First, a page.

Communion in the Hand
The following is what the early Church Fathers thought concerning receiving Holy Communion in the Hand.
Pope St. Leo the Great (440-461), already in the fifth century, is an early witness of the traditional practice. In his comments on the sixth chapter of the Gospel of John, he speaks of Communion in the mouth as the current usage: “One receives in the mouth what one believes by faith.” (Serm.91.3) Furthermore, in the ninth century the Roman Ordo clearly shows that Communion on the tongue was the manner of reception. The oft-quoted reference of St. Cyril of Jerusalem is quite suspect, because what follows his famous quote is odd, superstitious, and even irreverent to Catholic thought. This has led scholars to question the authenticity of the text, that perhaps the saint’s successor was really responsible for this odd statement, the Patriarch John, who succeeded St. Cyril. But this John was of suspect orthodoxy, which we know from the correspondence of St. Epiphanius, St. Jerome, and St. Augustine. So if the quote is genuine, it most likely is attributed to the Nestorian Patriarch John, which would explain the oddity of the text. The fact that St. Cyril is quoted to the exclusion of Pope St. Leo the Great, Pope St. Sixtus I, the Council of Trent, and centuries of Church tradition, is a prime example of the historical revisionism and dumbing-down of the modernists. Just a sampling of reliable historical evidence is enough to demonstrate the consistent position of the Church regarding Communion in the hand:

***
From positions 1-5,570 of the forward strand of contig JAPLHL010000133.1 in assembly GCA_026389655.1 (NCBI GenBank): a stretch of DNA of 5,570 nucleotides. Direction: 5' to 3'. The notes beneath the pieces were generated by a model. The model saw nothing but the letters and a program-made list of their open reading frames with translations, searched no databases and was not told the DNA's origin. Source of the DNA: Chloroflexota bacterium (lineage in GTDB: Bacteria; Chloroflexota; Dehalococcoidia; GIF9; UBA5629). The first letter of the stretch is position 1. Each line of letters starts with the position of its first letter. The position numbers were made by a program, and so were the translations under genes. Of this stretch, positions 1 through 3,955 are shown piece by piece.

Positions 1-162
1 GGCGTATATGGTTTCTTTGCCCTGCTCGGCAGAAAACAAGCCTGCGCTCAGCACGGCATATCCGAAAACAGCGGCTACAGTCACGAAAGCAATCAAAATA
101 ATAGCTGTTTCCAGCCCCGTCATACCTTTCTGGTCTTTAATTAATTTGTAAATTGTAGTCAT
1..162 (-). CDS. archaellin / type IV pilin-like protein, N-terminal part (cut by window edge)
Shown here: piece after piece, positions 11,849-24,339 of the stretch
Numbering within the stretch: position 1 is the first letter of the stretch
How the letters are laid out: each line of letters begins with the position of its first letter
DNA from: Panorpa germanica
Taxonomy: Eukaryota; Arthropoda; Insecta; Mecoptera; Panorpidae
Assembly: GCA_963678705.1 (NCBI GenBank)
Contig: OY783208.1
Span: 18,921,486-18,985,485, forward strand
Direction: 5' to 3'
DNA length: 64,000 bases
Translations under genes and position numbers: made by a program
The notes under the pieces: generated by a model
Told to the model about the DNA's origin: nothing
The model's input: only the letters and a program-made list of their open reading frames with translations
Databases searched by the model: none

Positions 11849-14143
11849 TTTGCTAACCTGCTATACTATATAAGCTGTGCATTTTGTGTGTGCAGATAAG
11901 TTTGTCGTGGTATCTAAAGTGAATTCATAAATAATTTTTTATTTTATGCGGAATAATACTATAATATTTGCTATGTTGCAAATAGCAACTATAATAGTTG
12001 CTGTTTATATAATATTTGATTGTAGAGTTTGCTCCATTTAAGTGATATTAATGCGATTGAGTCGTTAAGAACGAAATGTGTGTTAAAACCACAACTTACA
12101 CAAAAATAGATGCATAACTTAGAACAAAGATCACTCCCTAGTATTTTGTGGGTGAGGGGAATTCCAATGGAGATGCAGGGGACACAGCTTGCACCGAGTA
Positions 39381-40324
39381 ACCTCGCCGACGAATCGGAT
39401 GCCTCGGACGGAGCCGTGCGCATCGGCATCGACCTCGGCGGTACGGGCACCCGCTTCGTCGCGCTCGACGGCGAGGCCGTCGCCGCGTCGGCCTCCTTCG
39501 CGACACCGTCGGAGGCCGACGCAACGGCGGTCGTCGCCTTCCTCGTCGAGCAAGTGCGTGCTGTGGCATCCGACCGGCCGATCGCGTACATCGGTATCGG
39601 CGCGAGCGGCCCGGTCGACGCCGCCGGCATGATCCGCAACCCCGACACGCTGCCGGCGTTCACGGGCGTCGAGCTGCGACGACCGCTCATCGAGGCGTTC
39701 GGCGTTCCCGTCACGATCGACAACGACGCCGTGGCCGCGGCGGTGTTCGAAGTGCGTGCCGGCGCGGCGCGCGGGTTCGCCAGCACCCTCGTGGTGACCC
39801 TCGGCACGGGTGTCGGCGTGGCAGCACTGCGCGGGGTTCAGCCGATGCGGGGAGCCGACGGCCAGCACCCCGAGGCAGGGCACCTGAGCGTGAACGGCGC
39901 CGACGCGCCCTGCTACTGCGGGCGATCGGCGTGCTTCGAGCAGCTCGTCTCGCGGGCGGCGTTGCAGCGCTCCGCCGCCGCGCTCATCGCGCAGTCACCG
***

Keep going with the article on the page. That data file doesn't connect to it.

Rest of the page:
Pope St. Sixtus I ( 115-125): “it is prohibited for the faithful to even touch the sacred vessels, or receive in the hand”;
Origen (185-232 A.D.): “You who are wont to assist at the divine Mysteries, know how, when you receive the body of the Lord, you take reverent care, lest any particle of it should fall to the ground and a portion of the consecrated gift (consecrati muneris) escape you. You consider it a crime, and rightly so, if any particle thereof fell down through negligence.” (13th Homily on Exodus);